While the sale would reduce Goodyear's revenue, it would fit nicely with the company's strategy to concentrate solely on tire manufacturing, said Efraim Levy, an analyst with Standard & Poor's Equity Group in New York.
Possibly. But there were no takers for Goodyear's chemical business when the company put it on the selling block in March 2003.
A legitimate deal never surfaced and the firm finally pulled it off the market in mid-2004 and eventually made it part of the company's North American Tire business, where it's had a positive impact on sales and earnings.
Mr. Ludwig said the news at the investors' meeting was as expected. ``I'm not really surprised by the plan,'' he said, although the cuts aren't as large as he anticipated. However, he said, no negatives came out of the meeting.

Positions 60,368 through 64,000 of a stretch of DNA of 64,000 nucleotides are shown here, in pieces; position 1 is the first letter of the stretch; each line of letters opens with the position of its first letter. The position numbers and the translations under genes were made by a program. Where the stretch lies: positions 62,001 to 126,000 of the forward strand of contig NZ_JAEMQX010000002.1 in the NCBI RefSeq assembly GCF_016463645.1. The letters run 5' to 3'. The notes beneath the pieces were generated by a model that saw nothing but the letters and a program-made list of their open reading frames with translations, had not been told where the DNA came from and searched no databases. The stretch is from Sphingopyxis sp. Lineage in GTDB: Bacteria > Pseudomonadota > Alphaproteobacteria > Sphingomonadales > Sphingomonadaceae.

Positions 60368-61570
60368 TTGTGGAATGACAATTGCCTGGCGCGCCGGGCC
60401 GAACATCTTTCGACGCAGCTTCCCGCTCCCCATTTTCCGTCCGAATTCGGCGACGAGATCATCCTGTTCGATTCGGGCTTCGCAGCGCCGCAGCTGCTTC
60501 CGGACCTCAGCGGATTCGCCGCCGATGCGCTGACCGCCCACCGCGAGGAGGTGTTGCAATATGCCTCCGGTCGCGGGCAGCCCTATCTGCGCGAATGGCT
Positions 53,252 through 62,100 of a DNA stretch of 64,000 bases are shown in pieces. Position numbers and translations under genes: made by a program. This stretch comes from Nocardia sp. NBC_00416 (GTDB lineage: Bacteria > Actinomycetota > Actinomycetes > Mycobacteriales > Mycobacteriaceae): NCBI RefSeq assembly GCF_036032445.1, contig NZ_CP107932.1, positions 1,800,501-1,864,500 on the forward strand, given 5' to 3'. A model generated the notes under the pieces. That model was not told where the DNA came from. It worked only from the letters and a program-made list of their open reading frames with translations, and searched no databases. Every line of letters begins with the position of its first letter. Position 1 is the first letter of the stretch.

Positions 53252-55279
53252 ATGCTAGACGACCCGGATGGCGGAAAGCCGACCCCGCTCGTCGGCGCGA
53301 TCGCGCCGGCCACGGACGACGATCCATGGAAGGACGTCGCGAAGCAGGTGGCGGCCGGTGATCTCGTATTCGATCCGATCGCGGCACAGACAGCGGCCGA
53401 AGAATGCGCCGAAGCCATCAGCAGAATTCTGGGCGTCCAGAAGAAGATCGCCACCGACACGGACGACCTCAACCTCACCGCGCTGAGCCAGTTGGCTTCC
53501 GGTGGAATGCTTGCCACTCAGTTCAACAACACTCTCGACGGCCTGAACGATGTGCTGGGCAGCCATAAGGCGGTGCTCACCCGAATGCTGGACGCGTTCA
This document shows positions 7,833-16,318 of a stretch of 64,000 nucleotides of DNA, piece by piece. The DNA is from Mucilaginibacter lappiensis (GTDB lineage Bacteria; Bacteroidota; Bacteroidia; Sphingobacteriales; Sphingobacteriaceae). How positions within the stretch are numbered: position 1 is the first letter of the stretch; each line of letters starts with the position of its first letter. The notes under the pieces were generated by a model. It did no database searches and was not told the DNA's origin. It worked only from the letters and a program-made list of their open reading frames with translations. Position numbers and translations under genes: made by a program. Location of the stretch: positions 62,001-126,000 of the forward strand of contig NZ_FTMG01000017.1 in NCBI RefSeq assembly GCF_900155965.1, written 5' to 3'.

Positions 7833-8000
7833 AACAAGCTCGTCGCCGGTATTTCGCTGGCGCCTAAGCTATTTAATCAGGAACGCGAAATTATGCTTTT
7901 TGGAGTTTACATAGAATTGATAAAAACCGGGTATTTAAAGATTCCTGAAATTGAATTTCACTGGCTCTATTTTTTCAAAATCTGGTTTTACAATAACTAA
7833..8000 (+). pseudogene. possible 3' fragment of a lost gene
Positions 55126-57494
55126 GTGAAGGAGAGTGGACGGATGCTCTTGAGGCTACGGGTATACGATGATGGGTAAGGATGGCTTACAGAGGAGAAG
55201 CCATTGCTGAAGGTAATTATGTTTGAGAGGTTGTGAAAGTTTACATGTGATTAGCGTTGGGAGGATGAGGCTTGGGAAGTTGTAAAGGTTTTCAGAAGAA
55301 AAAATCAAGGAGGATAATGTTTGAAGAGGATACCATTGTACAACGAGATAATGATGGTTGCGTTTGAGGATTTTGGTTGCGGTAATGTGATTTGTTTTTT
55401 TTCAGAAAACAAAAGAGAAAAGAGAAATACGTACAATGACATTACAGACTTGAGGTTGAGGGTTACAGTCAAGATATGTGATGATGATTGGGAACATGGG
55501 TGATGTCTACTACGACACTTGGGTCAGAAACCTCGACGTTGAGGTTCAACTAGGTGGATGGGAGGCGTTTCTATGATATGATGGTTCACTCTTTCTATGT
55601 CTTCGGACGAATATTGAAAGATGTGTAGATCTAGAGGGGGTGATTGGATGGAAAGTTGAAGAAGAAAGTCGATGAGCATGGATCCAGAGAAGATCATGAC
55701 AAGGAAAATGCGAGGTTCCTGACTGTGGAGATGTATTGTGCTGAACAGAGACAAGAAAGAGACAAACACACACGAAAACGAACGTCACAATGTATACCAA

Goodyear's success will be determined by the execution of its restructuring, according to a commentary from Morgan Stanley Equity Research prepared by analyst Jonathan Steinmetz. ``Increased restructuring spending could be a very wise investment with a high payback, but will require union cooperation in 2006,'' he said.
The firm retained its equal-weight rating of Goodyear, noting the tire maker has a strong brand name and a solid position in markets outside North America. The report labeled Goodyear's restructuring plan ``sensible,'' but not unique.
``We would characterize Cooper Tire, Michelin, Continental and Bridgestone, among others, as pursuing a similar approach,'' Morgan Stanley said.
Problems Goodyear continues to face, according to the report, are:
* High leverage, including pensions;
* Little free cash flow going to investors in the next several years because of restructuring, pension funding and possibly increased capital spending; and
* ``Lack of a clear reason why North American results improve substantially.''